The digital marketing company should ideally have its own research. But, as the SaaS provider, you must have your own. By understanding the market, you can be more realistic about your demands. Pertinent information includes:-
- The market situation
- The challenges you are facing – such could include a lack of awareness. You may also have an inability to attract and convert leads.
- What you hope to improve
- Competitor analysis and how you rank against them
- Existing company practices
The digital marketing team will also need information like:-
- Do you have any digital marketing currently in place?
- What is the composition of your team?
- How do you manage internal and external resources?
- What is your operational approach?
- What other marketing companies do you have onboard?
- How will the digital marketing agency integrate with the existing structure?
4. Outline the Scope of Work
Provide as much detail as you can about the scope of work. It forms the KPI by which you will measure the performance of the digital marketing partner. It also helps with timing, budgeting, and resource allocation.
5. Budgeting and Timeline
You may choose to share your budget. Some clients prefer to have face-to-face discussions based on the RFP response. The former makes it easier because everything is clear from the beginning.
You can easily remove companies that do not fall within your budget. Suppliers will also not waste time if they feel they cannot work with what you have.
The same case applies to timelines. Remember, your goals are time-bound. Have short-term and long-term goals and timelines to guide the campaigns.
6. Selection Criteria
Advice on the things you will be looking for when determining a successful respondent. Such include skill level, pricing, and experience. If you are assigning points, share them in the RFP as well.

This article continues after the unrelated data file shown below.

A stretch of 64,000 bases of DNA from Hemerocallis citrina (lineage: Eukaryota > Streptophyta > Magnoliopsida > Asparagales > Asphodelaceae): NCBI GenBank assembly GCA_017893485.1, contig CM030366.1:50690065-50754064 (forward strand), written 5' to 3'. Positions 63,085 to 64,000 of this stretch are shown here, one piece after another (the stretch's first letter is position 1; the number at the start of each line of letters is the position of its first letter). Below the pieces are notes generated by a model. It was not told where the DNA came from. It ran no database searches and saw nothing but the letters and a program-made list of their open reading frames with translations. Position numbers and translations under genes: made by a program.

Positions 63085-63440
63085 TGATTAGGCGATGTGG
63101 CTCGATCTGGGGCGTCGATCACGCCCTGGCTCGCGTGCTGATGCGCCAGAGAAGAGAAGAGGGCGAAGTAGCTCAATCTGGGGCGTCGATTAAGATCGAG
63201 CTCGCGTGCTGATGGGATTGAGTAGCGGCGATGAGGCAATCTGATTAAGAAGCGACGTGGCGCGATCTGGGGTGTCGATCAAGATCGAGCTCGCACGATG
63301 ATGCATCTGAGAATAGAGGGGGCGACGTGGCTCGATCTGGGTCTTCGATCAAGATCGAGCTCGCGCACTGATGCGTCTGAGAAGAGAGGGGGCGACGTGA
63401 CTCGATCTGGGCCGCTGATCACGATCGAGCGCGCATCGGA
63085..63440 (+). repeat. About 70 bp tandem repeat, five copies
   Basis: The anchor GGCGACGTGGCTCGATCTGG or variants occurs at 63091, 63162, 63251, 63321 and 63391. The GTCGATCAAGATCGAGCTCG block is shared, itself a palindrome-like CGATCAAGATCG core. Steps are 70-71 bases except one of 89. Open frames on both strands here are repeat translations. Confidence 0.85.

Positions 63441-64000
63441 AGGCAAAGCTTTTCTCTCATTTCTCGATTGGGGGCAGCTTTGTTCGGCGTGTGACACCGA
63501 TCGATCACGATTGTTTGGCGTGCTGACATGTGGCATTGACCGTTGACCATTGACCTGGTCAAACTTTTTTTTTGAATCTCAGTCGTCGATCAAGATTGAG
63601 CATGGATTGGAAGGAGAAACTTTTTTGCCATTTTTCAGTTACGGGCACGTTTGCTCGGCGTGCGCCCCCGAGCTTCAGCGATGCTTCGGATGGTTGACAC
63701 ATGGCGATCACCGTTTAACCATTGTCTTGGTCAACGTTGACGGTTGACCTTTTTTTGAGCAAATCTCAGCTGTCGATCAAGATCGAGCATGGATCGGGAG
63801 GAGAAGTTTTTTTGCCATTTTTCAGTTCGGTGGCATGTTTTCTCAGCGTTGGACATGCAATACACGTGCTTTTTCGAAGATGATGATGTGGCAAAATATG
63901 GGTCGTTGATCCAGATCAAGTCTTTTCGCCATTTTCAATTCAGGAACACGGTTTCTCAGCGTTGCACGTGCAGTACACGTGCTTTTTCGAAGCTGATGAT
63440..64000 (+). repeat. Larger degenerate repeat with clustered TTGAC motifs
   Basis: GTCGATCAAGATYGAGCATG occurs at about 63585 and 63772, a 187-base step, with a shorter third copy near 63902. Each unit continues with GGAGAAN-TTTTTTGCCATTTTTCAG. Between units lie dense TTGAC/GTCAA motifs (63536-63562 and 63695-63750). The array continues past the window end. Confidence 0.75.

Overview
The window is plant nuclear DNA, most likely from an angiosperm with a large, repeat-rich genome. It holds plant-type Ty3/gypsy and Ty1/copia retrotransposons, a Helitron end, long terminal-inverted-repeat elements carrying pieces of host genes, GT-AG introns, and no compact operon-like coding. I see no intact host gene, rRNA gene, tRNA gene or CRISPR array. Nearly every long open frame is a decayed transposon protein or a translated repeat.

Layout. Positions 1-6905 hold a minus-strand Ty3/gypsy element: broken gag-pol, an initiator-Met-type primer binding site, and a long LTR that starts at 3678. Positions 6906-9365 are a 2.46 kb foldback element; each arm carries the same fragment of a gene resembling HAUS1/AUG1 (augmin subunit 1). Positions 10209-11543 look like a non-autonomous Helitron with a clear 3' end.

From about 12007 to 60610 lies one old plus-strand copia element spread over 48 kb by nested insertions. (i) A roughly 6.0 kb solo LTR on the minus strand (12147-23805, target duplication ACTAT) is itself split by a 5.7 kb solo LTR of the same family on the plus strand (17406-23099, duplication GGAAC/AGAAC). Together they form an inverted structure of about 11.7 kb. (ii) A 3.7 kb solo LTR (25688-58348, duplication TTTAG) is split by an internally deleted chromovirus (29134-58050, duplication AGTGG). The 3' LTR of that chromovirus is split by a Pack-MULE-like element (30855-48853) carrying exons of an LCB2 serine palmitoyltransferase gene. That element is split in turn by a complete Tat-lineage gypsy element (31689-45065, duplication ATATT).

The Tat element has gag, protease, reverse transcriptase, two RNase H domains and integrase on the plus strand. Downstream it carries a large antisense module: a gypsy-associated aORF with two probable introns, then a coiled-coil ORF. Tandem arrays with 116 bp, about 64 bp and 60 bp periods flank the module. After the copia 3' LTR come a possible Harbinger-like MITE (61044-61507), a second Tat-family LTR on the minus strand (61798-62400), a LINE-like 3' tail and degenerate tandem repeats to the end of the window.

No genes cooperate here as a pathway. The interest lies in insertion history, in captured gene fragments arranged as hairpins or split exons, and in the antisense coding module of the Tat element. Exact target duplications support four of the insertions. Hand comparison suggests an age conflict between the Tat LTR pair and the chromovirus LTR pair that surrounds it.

7. Terms and conditions
Get the input of the legal department to add any terms and conditions to the document. You should also factor in supplier notations and amendments
8. Additional Information
Additional information to include are:-
- Timelines with regards to responding to the RFP
- When respondents can expect feedback
- How they will receive communication
- What factors can disqualify them
- Final presentations
- Vendor selection process
- Q and A
- Any additional information you may require
We have looked at the selling points you need to have in mind when writing a B2B SaaS Digital Marketing RFP. The process can be challenging, but you must get it right.
The digital agency must show relevant expertise in handling SaaS products. They must also have a good understanding of communicating with B2B companies.
Take advantage of free templates to make the process easier for you. You can then customize them as you wish as per your needs. Finding a digital marketing team can be very frustrating if you do not have a good RFP. Use our outline above to create yours.
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Dan Martin has hands-on experience in digital marketing since 2007. He has been building teams and coaching others to foster innovation and solve real-time problems. Dan also enjoys photography and traveling.